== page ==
From your clothing, shoes, jewelry, eyewear, car, home, and meals to your artwork the problem of individual expression can be summed up as the challenge of escaping good taste, confronting standard conventions. Violating convention is the foundation of innovation whether in the lab, studio, or library. We attend to surprise not to repetition. Even the smallest evidence breaking with convention will attract our attention. The greater the break, the greater the sense of surprise and, the heavier the hand of censorship that will rise within you. But, we cannot avert our eyes from surprise and, we are eternally bored by the tedious lullaby of tasteful tradition. No wonder artists gather in communities. Challenging conventions in politics, religion, architecture, science, music and art is most difficult when alone. From Rembrandt to Van Gogh we have countless examples of the frustration of an iconoclast imagination repudiated by the prevailing taste system. As Rembrandt, Turner and Titian aged they put more faith in their exploring imaginations. They were less intimidated by their own self-censorship and consequently, their work became less popular with their contemporaries. Cultures do not like the challenge of change. Those challenging taste, the appropriate dress code, the appropriate language, the appropriate modalities will inevitably be labeled as aberrant but, they may also become more influential. The attraction of Shakespeare, Mark Twain, Rap Music, and Fifty Shades of Gray is their confrontational spirit, their presentation of unsuitable material. Van Gogh and Turner offended their audience and, eventually the audience changed its taste to direct their censorship toward other new and startling unfamiliarities.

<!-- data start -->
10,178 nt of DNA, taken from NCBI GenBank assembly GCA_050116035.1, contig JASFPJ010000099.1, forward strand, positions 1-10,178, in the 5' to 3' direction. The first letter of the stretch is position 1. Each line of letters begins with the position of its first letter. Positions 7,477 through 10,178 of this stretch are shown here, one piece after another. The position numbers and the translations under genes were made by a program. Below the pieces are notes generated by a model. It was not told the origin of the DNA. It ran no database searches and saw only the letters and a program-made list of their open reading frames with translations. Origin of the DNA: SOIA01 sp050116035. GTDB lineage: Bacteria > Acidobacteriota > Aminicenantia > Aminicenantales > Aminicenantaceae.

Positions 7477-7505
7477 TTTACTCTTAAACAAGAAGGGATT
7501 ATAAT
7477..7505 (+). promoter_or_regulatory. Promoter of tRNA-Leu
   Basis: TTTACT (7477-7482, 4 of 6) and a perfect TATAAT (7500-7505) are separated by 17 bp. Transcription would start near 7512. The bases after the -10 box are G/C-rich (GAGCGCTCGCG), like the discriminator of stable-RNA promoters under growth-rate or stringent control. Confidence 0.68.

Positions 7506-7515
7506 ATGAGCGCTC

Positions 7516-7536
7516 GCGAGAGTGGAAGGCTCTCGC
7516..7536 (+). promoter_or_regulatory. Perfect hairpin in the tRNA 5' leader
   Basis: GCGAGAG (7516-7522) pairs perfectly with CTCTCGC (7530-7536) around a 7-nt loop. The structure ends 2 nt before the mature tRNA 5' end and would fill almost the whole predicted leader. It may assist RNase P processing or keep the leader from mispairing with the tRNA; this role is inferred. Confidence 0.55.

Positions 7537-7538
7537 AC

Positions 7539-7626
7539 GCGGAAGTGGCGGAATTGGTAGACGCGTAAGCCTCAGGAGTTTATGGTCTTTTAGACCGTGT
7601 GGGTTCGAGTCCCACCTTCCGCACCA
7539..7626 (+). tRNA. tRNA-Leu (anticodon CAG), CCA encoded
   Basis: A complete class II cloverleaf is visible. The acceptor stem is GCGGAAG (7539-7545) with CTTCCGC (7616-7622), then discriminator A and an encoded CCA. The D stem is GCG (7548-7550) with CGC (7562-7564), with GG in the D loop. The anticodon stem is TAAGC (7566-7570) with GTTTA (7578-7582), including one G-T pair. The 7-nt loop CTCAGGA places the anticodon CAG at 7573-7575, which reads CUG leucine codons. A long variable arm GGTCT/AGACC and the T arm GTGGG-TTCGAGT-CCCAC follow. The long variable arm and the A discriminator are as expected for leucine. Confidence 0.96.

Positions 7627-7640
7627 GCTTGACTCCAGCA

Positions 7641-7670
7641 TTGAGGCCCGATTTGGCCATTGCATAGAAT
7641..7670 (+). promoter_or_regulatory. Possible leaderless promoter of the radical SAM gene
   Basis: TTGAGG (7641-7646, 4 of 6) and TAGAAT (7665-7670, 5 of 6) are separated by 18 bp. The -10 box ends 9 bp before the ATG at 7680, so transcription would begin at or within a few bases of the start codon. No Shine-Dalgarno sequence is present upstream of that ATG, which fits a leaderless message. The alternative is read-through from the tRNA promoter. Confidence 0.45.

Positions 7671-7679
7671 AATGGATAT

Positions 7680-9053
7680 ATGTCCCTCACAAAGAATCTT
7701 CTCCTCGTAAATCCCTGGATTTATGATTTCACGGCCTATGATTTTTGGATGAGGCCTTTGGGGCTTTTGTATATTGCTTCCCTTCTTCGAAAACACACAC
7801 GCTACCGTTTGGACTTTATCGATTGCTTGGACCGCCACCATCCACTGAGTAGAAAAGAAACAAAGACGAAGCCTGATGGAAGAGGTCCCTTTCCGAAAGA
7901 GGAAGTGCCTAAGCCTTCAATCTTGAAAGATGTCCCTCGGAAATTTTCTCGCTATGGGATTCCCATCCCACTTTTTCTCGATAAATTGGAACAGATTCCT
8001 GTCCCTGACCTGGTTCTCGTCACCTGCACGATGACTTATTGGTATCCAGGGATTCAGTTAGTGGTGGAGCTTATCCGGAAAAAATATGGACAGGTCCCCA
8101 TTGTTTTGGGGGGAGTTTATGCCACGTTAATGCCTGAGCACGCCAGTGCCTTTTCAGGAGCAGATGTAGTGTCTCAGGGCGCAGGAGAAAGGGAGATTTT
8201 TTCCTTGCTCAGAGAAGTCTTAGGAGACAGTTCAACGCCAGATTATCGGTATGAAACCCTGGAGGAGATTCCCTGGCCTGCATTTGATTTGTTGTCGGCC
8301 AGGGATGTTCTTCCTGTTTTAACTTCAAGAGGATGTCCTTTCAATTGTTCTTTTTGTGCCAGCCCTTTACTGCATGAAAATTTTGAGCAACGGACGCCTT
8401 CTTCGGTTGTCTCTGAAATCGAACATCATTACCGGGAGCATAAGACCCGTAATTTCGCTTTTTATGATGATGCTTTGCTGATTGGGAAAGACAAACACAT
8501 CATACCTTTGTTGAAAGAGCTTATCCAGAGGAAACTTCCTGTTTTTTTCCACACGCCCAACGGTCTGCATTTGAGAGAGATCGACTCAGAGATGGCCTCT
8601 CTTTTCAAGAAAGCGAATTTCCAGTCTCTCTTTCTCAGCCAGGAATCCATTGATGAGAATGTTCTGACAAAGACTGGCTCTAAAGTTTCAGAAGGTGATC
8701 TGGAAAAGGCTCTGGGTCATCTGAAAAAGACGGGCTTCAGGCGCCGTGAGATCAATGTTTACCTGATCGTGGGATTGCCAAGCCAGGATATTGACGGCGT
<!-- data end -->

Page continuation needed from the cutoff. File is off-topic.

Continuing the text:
Because alienation frightens us we do not risk offending our standards of taste when exploring our materials. We ask what will sell? What will win? What will succeed? The heuristics of taste distract us from our own intuitions. When painting with my artist son Max we challenge each other because, we come from communities of differing taste systems. He is as vulnerable to his milieu as I am to mine and while there is overlap there is also difference. Examples 1 and 2 offer a examples of one of our most recent collaborations. We began with an urban scene ( Max’s photo). He is aware of my inclination to use attractive color harmonies and pushes me toward more monochromatic imagery. His photo is not conventionally attractive but rather, engaging through its abstract design construction and reference to urban mystery. In the painting we expanded the experience of space through foreground exaggerations, attenuating shapes(like the stairs) and slight angle exaggerations. Angle exaggerations can slightly destabilize the viewer heightening visceral experience. Prior to the painting I made a 8×10″ sketch in powdered graphite liquefied with linseed oil sprinkled with turp ( example 3).
As I began a series of recent landscapes I wondered how I might invest them with surprise, with subtle challenges to the conventions of arranging color harmony or challenges to legibility. Here are two examples of these paintings. In both I have tried to include a collection of shape and color relationship surprises, spots of color which draw attention because of their unexpected location, their failure to quietly fit in. ( examples 4 and 5).
I accept that I will lose a share of my audience as I push my work to reveal the mechanics of perception and challenge pictorial traditions. The surprise revelations of visual experience offer me more rewards than mimicking photographic information, a recitation of information which fails to resemble how visual perception operates. My final example demonstrates my interest in the tentative experience of visual perception, of motion and color as they move through our visual field. Example 6, “Columns of Light, Luminous Motion 48×48″, is an extrapolation of visual evidence from the balcony of the Metropolitan Museum.
As we approach 2014, I want to extend an invitation to you to register for any of my new semester classes, workshops and lectures at the Silvermine School of Art ( silvermineart.org or 203 966 6668 ext.2) and thank you for your attention to my blogposts.